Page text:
MATERIALS AND METHODS: A self-administered questionnaire (content- and face-validated) survey was undertaken, classroom style, amongst final-year nursing students from selected Malaysian (n = 122, Response rate=97.6%) and Australian (n = 299, Response rate=54.7%) institutions. Quantitative data were analysed via Statistical Package for Social Science software (Chi-square and Fisher's exact tests, p ≤ 0.01).

    RESULTS: Significantly more Malaysian nursing students, compared to those in Australia, reported having encountered patients with OH issues (98.4% vs. 82.9%), namely halitosis (87.7% vs. 62.2%), oral ulcers (63.1% vs. 41.1%), oral/dental trauma (36.9% vs. 21.1%) and caries in children (28.7% vs. 7.7%). Less than half of Malaysian and Australian nursing students reported that they received adequate OH training (48.4% vs. 36.6%, p ≤ 0.01), especially in detecting oral cancer (18.0.0% vs. 22.6%, p ≤ 0.01) and preventing oral diseases (46.7% vs. 41.7%, p ≤ 0.01). Students in both countries demonstrated positive attitudes and believed in their role in OH care. Most students agreed that they should receive training in OH, especially in smoking cessation and providing OH care for patients with special needs. They also opined that a standardized evidence-based oral hygiene protocol is needed.

    CONCLUSION: Support for education and practice in this area of patient care suggested positive implications for further development of nurses' roles in OH promotion and management.

  7. Ab Mumin N, Yusof ZYM, Marhazlinda J, Obaidellah U
    Int J Dent Hyg, 2021 Oct 10.
    PMID: 34628709 DOI: 10.1111/idh.12556
    OBJECTIVE: Having good oral hygiene self-care, especially a regular toothbrushing habit will promote lifelong oral health. Therefore, understanding the factors that influence an adolescent's oral hygiene behaviour is important in developing effective oral health programmes for this age group. This study aimed to explore the motivators and barriers to adolescents' oral hygiene self-care by exploring the perspectives of secondary school students from three government schools in the state of Selangor, Malaysia.

    METHODS: Focus group discussions (FGD) were conducted with Form 2 (14-years-old) and Form 4 (16-years-old) students from selected secondary schools in Selangor using a semi-structured topic guide until data saturation was reached. Data were transcribed verbatim and analysed using framework method analysis.

    RESULTS: A total of 10 FGDs were conducted involving 77 adolescents. The motivators for good oral hygiene self-care were appearance, fear of oral disease, consequences of oral disease and past toothache experience. The barriers for oral hygiene self-care were poor attitude towards oral care, lack of confidence in toothbrushing skills, snacking habit and the taste of toothpaste.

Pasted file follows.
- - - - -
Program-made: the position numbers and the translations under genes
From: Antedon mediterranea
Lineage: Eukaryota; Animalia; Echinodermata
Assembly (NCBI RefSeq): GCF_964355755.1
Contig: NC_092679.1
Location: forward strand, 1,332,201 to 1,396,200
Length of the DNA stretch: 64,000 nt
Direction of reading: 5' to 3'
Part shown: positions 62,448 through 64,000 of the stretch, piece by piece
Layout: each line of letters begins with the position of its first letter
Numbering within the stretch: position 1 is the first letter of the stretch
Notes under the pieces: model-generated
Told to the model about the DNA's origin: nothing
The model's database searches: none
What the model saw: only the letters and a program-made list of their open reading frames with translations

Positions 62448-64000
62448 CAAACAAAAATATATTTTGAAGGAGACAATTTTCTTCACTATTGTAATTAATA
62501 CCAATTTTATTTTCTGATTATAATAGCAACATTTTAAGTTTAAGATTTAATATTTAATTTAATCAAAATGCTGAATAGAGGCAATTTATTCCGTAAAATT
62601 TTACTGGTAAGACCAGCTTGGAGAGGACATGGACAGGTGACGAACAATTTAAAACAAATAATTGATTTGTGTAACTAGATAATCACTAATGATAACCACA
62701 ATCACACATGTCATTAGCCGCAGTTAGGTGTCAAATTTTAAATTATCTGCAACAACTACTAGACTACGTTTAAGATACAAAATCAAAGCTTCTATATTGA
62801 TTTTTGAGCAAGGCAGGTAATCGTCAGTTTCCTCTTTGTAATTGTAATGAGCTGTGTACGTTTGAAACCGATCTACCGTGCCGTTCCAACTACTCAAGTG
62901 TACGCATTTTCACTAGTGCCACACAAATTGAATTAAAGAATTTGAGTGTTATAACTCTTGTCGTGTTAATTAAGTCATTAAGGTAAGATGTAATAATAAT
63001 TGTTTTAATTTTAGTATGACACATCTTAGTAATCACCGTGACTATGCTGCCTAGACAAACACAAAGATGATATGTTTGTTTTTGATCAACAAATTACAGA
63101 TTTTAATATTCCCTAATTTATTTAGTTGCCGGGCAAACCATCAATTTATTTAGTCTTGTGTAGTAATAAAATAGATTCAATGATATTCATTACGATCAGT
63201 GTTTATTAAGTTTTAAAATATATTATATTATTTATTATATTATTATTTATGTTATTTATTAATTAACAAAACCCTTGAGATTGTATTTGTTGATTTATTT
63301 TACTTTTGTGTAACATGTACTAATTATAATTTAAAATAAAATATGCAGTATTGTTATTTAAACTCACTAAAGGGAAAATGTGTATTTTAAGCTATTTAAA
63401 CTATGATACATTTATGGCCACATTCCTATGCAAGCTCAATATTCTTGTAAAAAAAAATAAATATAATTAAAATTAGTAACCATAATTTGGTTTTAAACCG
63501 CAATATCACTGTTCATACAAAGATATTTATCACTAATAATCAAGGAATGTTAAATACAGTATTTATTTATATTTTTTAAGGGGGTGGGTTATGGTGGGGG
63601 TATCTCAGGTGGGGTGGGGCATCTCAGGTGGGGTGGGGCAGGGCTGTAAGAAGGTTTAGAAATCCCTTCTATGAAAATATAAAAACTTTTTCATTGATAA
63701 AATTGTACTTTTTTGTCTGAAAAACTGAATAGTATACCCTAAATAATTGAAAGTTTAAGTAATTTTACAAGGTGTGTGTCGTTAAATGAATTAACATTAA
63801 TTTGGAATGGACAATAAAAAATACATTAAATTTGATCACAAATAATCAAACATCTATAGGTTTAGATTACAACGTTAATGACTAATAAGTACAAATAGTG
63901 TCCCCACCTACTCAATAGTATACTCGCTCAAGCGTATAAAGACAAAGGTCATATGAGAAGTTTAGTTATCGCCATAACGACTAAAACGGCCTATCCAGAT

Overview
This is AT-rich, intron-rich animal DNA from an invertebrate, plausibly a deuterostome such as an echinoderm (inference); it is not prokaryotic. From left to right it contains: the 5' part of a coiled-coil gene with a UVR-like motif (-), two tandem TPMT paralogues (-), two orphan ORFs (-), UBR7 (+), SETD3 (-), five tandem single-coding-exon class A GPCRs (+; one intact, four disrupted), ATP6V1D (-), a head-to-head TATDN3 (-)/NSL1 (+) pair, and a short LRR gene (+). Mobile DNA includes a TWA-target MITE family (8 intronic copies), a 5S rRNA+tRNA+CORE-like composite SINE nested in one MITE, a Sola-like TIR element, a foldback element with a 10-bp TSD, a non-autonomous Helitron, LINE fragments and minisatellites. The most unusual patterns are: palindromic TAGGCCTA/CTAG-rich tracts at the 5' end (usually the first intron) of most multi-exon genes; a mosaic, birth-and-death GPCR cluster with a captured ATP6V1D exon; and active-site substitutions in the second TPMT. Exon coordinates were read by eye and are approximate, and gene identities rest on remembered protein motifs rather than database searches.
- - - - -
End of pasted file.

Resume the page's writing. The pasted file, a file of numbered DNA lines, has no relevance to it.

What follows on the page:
CONCLUSION: Understanding the motivators and barriers to adolescents' oral hygiene self-care is the first step in designing effective oral health education messages. The findings from this study can be used as a guide for oral health education programmes and development of materials that fulfil the needs of the adolescent population.

  8. Zakaria NA, Ab-Murat N, Che Musa MF
    Int J Dent Hyg, 2021 Dec 24.
    PMID: 34951747 DOI: 10.1111/idh.12571
    OBJECTIVE: To assess Malaysian dental therapists' job satisfaction, motivation, turnover intention and perceived future roles, following recent changes in the regulations that allow them to provide dental care within their scope of practice in the private sector.

    METHODS: A self-administered questionnaire was distributed to public dental therapists who were selected using a stratified random sampling technique. Questions included items on social structure, job satisfaction and motivation (based on the Warr-Cook-Wall scale), turnover intention (based on four cognitive processes) and perceived future roles. Multiple logistic regression was used to assess the predictors of dental therapists' turnover intention.

    RESULTS: Overall, a majority (>90%) of the participants had high job satisfaction and job motivation, with total mean scores of 45.70 ± 6.86 and 21.16 ± 2.63, respectively. A total of 8.3% intended to leave the public sector to work in a different organization. Of those who chose to remain as a dental therapist in the next five years, only 7% considered working in the private sector. The significant predictors for turnover intention were educational attainment, years of working experience, job satisfaction level and future preferred working sector.

    CONCLUSION: Although the newly introduced Dental Act allows dental therapists to expand their roles to the private setting, very few intended to do so. This could be related to them having a high level of job satisfaction and job motivation while serving in the public sector.

Related Terms
Contact Us

Please provide feedback to Administrator (tengcl@gmail.com)

External Links